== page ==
Your nails, your prerogative, but according to Qin, selecting just two (or three) nails to go rogue from the rest of your mani will be the 2021 version of the full-hand gradient ombré trend that took 2020 by storm. Feel free to go all-out and try a design (see above!) on any fingers of your choosing, or go more minimalist by simply opting for a different hue of nail polish. 

"Doing a design or a different color on just some of the fingers adds a nice accent to the manicure, and it’s always fun to have a pop!" Qin explains. Keep it modern by choosing any finger(s) to pop other than your ring finger, which Qin says will be less expected and traditional.

What's Losing Steam: Long, Coffin-Shaped Nails

What's Gaining Momentum: Short, Squared-Off Nails

Photo:

@aliciatnails

Of course, the shape of your nails is highly personal, and most people feel pretty particular about how long, short, round, square, or sharpened they want their tips to be. That said, there was a notable trend toward coffin-shaped nails this past year, an intense shape that editorial nail artist Alicia Torello sees fading out as time wears on.

Instead, she said we'll likely see fewer long shapes in 2021 and a natural gravitation toward shorter, squared-off styles. (Hint: They require way less maintenance!) 

What's Losing Steam: Metallic Nails

What's Gaining Momentum: Velvet Nails

"I think we will continue to see metallics to a certain extent, but there's a fresh, new take called 'velvet nails,' and it's stunning," says Torello. "I think we'll be seeing it a ton in the New Year."

There are a few different methods you can try to get the look at home. Some nail artists use flocking powder—a powder you dip your nails into to create a velvety, metallic effect (it's quite literally fake snow you'll paint on top of), while others use magnetic nail polish also known as "cat-eye" polish.

What's Losing Steam: French Manicures

What's Gaining Momentum: Negative-Space Manicures

Photo:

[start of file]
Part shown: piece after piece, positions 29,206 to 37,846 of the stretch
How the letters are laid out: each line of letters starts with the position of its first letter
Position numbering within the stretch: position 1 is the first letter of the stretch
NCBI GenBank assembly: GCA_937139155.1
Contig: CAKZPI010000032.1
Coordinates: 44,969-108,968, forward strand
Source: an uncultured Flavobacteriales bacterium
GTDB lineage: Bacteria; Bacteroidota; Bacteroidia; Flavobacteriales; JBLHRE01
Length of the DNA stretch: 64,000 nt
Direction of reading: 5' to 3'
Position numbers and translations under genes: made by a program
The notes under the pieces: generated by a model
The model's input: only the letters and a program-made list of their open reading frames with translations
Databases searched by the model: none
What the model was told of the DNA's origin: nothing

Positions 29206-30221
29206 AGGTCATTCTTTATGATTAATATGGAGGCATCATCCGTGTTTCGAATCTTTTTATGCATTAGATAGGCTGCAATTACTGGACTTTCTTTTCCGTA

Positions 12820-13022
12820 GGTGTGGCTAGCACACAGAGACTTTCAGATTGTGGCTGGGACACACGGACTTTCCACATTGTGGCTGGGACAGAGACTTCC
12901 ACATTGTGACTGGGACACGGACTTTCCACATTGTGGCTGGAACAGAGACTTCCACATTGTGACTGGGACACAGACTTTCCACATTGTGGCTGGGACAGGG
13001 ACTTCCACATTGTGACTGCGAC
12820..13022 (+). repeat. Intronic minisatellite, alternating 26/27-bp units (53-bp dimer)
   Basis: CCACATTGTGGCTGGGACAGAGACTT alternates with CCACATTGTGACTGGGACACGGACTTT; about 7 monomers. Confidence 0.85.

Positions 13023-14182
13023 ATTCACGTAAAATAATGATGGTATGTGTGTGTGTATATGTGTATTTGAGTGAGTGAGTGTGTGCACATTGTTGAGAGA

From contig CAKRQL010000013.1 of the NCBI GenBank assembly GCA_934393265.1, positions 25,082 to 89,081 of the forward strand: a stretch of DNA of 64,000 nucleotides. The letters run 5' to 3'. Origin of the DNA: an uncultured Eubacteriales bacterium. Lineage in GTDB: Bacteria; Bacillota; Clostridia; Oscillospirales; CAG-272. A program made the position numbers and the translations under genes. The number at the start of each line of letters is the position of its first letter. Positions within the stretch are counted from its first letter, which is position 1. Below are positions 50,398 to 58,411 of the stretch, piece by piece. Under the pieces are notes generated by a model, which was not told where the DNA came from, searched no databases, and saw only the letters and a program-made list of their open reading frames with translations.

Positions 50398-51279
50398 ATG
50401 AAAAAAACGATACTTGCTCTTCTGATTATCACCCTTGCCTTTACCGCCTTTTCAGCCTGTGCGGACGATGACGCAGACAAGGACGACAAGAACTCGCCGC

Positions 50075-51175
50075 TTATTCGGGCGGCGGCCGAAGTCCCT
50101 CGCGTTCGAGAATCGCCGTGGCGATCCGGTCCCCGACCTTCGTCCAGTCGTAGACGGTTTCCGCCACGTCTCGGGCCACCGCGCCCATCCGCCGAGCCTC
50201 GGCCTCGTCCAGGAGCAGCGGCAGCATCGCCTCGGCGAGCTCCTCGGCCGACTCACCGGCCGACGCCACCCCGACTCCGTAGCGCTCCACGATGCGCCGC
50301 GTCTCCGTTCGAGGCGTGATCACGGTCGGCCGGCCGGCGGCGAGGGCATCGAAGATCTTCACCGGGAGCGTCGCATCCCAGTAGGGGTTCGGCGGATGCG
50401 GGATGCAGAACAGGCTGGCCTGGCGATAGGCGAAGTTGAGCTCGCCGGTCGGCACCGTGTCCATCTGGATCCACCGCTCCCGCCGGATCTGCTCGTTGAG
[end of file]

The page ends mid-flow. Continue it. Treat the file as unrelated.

@aliciatnails

Or perhaps, it's really going to be about the combination of both? We will always love French manicures, and we were big fans of the recent resurgence over the past year or so, but according to Torello, negative-space manicures just might surpass the French fixation of 2020 this coming year. And she even supplied some pointers for how to achieve the vibe at home. 

"I’m excited to see a lot more negative space again. It's an especially great way to make your manicure last longer than other nail-art looks, and it can really buy you more time between salon visits or even at-home nail jobs," Torello tells us.

"If you don't have a steady hand, there are quite a few cheats for creating the negative-space look at home. You can always use striping tape and skinny brushes to create your straight lines. (Even in a pinch, you can use scotch tape and the brush from the bottle to make straight lines. Just be sure to press the tape down firmly so the polish doesn’t leak under your tape!) If you'd like to try an ombré fade over your natural nail, I like to use glitter because of it’s staying power. I make sure there’s not a lot of polish on the brush, and then, I gently stroke the polish onto the nail to create a fade that’s denser toward the tip of the nail. This negative-space look always buys me extra time between changing manis."